The cost of inaction: Recognising the value of changing the status quo

Jul 12, 2017, in Business growth, business strategy , by Chris Davies

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Making the big business decision of changing the status quo is often laced with more pain and fear than it is excitement. Weighing up the pros and cons of an unclear future can be downright frightening.

 

And that’s exactly what stops businesses from growing: fear of change.

 

However, it is also important to take into account the cost of inaction, and recognise the long-term value of change because often, the cost of inaction is higher than the cost of rectifying the worst possible outcome.

 

By visualising worst-case scenarios that are preventing you from taking action, you can overcome the paralysis of fear and move forward with critical business decisions in confidence. 

 

To make this practical, Tim Ferriss uses an exercise called “Fear setting” which quantifies wins and losses in order to clarify high stake business decisions.

 

This simple exercise derived from Stoicism, can be implemented in business as an operating system to thrive in high stress environments, to help with decision making processes.

 

The Process

 

1. Define all the potential worst outcomes that could be a result of your decision to change


2. Write down all the actions you can take to prevent/decrease the likelihood of these potential bad outcomes


3. Determine all the possible actions you could take to repair the situation if the worst outcome happened anyway

 

4. What might be the benefits of an attempt or partial success?

 

5. Define the cost of inaction (the most important part of this process). Consider the cost of maintaining the status quo. “If I avoid this decision, what will my business look like in 6 months, 12 months and in 3 years?"

 

Example of fear setting for deciding whether to take a new job opportunity: 

 

 Fear setting template evologic.png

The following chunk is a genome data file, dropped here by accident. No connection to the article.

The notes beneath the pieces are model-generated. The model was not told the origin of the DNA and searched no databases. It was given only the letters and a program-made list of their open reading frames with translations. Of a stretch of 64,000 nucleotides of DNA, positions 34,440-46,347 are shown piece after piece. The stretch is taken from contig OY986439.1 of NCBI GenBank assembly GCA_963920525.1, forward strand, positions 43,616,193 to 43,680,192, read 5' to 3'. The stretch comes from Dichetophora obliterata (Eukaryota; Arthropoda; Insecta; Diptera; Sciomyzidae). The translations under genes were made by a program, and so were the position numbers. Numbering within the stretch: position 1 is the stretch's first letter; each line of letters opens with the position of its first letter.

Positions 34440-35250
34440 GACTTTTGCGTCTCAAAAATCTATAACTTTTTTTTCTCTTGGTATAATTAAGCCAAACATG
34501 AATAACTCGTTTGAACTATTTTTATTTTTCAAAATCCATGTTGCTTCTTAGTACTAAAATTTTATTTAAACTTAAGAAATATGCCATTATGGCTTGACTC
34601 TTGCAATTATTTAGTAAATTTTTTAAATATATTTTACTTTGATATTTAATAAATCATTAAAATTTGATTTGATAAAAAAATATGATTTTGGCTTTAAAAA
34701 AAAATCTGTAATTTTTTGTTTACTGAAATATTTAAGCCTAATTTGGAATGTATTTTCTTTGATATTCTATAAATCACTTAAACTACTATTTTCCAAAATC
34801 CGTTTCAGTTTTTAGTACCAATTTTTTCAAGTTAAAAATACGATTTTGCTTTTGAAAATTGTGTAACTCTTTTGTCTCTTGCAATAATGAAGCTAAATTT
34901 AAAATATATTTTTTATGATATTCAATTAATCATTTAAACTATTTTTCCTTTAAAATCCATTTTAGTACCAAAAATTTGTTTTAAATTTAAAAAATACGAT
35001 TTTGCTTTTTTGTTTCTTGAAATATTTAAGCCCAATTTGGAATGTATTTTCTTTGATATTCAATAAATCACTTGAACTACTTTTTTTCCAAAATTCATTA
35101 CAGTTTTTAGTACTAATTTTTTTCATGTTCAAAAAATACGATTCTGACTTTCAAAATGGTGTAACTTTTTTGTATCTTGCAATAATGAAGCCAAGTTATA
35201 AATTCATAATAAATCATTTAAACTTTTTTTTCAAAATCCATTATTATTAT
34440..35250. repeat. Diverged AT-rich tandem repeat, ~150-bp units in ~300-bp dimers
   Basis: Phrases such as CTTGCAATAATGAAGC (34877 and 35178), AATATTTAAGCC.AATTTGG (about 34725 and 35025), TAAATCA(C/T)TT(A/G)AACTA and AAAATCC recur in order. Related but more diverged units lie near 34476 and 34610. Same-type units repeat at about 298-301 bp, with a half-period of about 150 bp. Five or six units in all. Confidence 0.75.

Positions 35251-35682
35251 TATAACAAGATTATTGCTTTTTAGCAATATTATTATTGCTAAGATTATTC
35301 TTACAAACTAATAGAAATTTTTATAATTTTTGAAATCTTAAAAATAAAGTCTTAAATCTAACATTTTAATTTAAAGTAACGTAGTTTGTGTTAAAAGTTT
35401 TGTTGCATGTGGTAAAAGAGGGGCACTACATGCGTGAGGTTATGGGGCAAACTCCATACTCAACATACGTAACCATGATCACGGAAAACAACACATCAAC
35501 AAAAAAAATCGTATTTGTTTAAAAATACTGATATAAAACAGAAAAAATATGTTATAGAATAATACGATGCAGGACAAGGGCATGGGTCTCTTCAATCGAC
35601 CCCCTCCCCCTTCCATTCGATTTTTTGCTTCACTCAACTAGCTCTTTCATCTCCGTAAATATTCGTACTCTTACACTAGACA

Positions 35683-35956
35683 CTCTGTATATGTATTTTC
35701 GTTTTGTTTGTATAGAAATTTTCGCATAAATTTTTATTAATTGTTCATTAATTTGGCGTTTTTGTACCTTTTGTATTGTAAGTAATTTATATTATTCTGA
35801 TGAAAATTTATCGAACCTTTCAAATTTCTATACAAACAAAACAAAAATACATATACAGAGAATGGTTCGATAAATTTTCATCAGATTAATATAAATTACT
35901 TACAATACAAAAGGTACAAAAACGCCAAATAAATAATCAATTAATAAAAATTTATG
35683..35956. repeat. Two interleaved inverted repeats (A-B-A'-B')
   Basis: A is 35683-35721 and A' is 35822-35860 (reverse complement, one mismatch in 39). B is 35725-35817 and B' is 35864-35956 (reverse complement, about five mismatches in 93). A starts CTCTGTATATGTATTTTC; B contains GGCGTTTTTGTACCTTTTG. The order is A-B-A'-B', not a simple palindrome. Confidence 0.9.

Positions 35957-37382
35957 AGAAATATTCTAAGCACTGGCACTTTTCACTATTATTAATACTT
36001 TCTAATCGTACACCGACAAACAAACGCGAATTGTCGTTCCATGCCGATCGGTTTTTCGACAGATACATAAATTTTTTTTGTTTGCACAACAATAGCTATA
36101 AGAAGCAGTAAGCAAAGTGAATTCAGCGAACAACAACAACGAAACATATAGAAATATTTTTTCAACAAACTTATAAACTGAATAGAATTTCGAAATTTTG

Hint: be thorough and really go into detail to get the most out of this exercise!

 

I use a similar technique using a 'Reality Tree' from the Theory of Constraits, where I analyse my businesses Current and visualise it's desired Future state (starting with the future) to determine potential undesirable effects of change and create a plan to remove or mitigate undesirable outcomes that may occur. 

These types of systems are amazing and provide huge advantages to businesses trying to grow and evolve, I suppose that's what happens Physicist turns his mind to business and manufacturing!

What’s beneficial is that it allows you to visualise and quantify the value of the potential wins and losses of your decision to change the status quo. It allows you to see when the cost of inaction is so high that it is no longer an option, as well as analyse the benefits of changing the status quo.

 

Our recommendation? Fear setting twice a year to be able to recognize potential wins and avoid the potential losses for your business in the near future.

 

We challenge you to do the exercise!

 

Ask yourself, “What would happen if I were to change the status quo of my business?”

 

…Now, is it time to change your status quo?

 

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Chris Davies

Chris Davies

Managing Director

Passionate about the business discipline of Technology Management, and the role it should play in business growth.

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